Fed’s Clarida: Rate hike benchmarks could be cleared in 2022
Written by on November 8, 2021
November 8, 2021
By Howard Schneider
WASHINGTON (Reuters) – A top Federal Reserve policymaker on Monday said the Fed could clear its benchmarks for raising interest rates next year with jobs restored to where they were before the pandemic and inflation already pushing beyond comfortable levels.
Fed vice chair Richard Clarida said that while the Fed remains “a ways away from considering raising interest rates,” if his current outlook for the economy proves correct then the “necessary conditions for raising the target range for the federal funds rate will have been met by year-end 2022.”
At that point an interest rate path similar to the one laid out by Fed officials in September would “be entirely consistent” with the Fed’s new framework for hitting its 2% inflation target and reaching “maximum employment,” Clarida said in remarks prepared for presentation at the Brookings Institution.
That rate “dot plot” showed Fed officials moving towards a rate hike next year but evenly split over that timing, with a majority showing rates rising more steadily in 2023 and 2024.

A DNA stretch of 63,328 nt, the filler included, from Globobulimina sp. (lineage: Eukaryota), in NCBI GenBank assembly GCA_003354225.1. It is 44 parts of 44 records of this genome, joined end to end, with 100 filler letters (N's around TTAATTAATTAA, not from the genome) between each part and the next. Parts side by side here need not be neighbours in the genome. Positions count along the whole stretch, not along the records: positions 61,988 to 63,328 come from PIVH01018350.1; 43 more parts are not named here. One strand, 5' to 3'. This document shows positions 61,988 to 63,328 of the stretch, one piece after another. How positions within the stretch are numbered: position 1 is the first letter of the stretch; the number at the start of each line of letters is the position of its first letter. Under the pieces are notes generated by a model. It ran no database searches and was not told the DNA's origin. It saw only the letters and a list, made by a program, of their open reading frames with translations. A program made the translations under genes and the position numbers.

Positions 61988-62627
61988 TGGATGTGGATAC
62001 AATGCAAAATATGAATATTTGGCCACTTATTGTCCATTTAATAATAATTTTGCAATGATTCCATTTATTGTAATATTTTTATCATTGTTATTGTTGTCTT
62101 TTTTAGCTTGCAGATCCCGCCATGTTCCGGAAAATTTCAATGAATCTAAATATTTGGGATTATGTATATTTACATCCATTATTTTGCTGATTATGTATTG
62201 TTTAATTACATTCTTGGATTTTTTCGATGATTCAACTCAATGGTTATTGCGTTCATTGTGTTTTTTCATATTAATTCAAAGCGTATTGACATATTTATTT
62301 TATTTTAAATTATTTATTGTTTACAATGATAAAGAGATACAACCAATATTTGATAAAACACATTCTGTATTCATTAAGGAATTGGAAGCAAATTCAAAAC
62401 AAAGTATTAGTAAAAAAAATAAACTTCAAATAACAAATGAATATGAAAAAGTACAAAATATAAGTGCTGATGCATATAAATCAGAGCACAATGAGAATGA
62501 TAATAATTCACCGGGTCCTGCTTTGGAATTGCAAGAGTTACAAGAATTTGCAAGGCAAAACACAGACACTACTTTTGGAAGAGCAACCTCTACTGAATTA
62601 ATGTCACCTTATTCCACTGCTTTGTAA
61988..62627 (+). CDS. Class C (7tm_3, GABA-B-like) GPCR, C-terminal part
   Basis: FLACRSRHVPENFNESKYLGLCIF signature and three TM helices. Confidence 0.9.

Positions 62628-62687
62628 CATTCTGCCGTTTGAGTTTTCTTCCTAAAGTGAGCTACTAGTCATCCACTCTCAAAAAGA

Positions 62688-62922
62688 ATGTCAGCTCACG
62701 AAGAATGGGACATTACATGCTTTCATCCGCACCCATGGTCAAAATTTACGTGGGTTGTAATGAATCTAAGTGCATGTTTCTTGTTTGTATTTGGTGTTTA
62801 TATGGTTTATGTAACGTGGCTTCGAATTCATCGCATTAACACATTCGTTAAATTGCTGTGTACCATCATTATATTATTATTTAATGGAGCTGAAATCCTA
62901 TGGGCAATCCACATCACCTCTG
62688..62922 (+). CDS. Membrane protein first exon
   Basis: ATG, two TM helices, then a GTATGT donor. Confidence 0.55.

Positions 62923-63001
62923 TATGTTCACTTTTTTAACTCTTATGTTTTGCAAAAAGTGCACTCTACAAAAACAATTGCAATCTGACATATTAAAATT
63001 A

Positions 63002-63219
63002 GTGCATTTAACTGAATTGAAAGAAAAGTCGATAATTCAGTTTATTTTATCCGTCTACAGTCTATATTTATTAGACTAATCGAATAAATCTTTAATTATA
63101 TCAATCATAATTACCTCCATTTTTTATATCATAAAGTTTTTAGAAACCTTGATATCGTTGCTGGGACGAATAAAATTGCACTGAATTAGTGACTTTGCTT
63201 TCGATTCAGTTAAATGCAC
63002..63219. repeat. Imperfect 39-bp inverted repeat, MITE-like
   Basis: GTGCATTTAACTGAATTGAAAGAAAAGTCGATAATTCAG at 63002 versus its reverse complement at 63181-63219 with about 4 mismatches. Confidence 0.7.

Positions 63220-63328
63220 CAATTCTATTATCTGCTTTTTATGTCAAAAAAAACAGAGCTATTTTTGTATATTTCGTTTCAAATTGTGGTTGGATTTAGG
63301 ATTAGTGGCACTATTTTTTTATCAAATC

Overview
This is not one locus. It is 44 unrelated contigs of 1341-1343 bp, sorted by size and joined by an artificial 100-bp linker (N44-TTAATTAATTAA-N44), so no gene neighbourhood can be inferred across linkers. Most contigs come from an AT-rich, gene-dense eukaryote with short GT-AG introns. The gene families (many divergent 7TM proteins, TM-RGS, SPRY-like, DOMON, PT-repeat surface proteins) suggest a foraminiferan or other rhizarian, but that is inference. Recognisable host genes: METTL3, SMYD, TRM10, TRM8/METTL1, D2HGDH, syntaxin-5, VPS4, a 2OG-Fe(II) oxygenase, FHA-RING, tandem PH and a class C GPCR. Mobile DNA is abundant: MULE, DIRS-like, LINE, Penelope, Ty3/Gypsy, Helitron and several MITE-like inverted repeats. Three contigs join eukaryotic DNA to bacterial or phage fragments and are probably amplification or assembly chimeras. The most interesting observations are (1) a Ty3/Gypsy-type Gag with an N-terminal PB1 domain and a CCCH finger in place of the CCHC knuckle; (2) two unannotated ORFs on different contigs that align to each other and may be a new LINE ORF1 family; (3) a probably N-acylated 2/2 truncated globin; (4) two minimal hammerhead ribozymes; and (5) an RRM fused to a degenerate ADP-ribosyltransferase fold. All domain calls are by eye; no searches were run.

Clarida’s remarks come as the Fed shifts its attention towards a possible clash between its hope for driving jobs as high as possible, and its concern that inflation is already pressing too high.
Inflation to date already presents “much more than a ‘moderate’ overshoot of our 2 percent longer-run inflation objective, and I would not consider a repeat performance next year a policy success,” Clarida said. He said he expects that a preferred measure of prices, excluding volatile food and energy costs, will remain for now above the Fed’s target, though the pace should slow.
He said expected job growth as the economy continues expanding will push labor force participation higher, drive the unemployment rate to 3.8% by the end of next year, and “eliminate the 4.2 million ’employment gap’ relative to” the months before the pandemic.
(Reporting by Howard Schneider; Editing by Mark Potter)